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“Django Unchained is a caustic mashup of Spaghetti Western with a Chris Rock standup, shot through a wide-angle lens…”

But maybe that’s what the tone is all about. Tarantino’s movies are always wildly entertaining, in ways so unique and singularly voiced that he has become a school unto his own — like Wes Anderson, Scorcese or the Coens. You know by the time the credits start to roll that you are witnessing a Tarantino film. There is no doubt. And that is a feat for any world class film-maker. There is the music (as always, spot on), the kitschy camera effects and cuts, and of course the dialogue. That rabid, off-the-cuff banter often miserably imitated but never remotely matched. Offsetting the scenes of violence are at least three vintage Tarantino exchanges/soliloquoys that raise the tension of the film to such a high wire pitch that you think the film might just melt. As the undisputed King of the Vengeance Film, we’ve often followed Tarantino’s plot twists and rooted for a man seeking redemption. But I can’t remember an ambition, and resolution, as powerful as Django’s quest to free his beloved Broomhilda. It is arguably the most moving scene Tarantino has ever filmed, without even trying to be.

It’s important to note how much fun everyone in this movie appears to be having in playing out Tarantino’s roles. Leonardo DiCaprio is at his best playing Calvin Candie, the evil owner of the Candie Land plantation. He’s clearly relishing the opportunity to play the bad guy for once. And Jamie Foxx, who honestly I normally don’t care for, is perfectly understated as the vessel of vengeance. But best of all (other than Waltz, that is) is Samuel L. Jackson as the quintessential Uncle Tom. One day when an 80-year-old James Lipton interviews a grey and retired Jackson, and Lipton asks Jackson what were his five favorite roles he’s ever played, I’d be shocked if the house slave Stephen wasn’t at the top of the list. No joke, Jackson could very well find himself nominated for an Oscar.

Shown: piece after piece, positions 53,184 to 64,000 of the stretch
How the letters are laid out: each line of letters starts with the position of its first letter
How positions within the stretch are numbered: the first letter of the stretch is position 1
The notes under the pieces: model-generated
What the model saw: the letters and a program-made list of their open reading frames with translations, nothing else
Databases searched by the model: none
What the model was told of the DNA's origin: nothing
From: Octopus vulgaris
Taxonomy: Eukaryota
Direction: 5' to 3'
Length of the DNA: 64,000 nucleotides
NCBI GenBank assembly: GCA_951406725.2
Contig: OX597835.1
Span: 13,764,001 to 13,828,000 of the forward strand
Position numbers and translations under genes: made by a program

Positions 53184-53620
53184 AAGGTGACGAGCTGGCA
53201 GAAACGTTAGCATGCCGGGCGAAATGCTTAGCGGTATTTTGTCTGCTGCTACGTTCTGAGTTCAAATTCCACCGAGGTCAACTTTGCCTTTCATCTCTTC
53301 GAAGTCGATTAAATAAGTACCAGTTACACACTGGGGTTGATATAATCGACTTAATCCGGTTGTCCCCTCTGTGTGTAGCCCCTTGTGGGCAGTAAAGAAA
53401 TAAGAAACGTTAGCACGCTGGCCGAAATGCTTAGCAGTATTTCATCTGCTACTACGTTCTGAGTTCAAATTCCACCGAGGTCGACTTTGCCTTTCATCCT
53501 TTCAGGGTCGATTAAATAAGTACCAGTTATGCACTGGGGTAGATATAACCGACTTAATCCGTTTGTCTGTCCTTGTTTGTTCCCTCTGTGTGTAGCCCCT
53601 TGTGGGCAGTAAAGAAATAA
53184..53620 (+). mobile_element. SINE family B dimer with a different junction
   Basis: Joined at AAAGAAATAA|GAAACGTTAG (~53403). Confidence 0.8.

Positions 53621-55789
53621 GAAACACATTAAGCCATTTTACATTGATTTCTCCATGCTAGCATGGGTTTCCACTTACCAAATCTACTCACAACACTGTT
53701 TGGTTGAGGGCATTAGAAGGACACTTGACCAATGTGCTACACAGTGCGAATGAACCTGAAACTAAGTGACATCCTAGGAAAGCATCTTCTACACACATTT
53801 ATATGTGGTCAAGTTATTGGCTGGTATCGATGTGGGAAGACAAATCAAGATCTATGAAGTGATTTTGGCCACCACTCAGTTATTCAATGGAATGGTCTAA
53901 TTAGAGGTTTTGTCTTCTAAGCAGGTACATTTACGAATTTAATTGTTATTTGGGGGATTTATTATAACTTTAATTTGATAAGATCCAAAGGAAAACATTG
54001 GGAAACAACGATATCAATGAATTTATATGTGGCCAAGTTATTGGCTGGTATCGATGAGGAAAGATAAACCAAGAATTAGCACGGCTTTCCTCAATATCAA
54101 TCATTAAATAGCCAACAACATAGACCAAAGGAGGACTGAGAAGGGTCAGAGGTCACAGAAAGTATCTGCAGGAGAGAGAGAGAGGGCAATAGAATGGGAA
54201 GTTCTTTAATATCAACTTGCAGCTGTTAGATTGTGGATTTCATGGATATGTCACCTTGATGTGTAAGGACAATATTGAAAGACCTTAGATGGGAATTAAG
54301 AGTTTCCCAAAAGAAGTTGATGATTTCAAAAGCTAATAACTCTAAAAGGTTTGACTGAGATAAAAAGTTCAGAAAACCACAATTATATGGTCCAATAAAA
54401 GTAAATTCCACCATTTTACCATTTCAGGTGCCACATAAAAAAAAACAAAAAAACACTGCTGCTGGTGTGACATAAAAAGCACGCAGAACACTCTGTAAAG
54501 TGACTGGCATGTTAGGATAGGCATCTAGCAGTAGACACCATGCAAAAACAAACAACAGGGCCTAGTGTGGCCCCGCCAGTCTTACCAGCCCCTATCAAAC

Perhaps the most important question is would I recommend Django Unchained? The answer is yes, but certainly not for any sort of family or holiday viewing; I think my mom would pass out. Or even weep openly during some scenes. But for those who think they can stomach the visual horrors of what man can do to another man, then you won’t want to miss Django Unchained.

2 Responses to “Quentin Tarantino’s “Django Unchained” Review: Slavery, Redemption, Brutality & the Pursuit of Vengeance as Art Form”

  1. […] since seeing Django Unchained over the holidays, we’ve had a lot of Quentin Tarantino on the brain. Not only did I watch […]

  2. […] Unchained since it was first announced. We clearly had some strong opinions on it when we saw it (read our review), so it’s not surprising the film still dominates our thoughts. That’s why our ears […]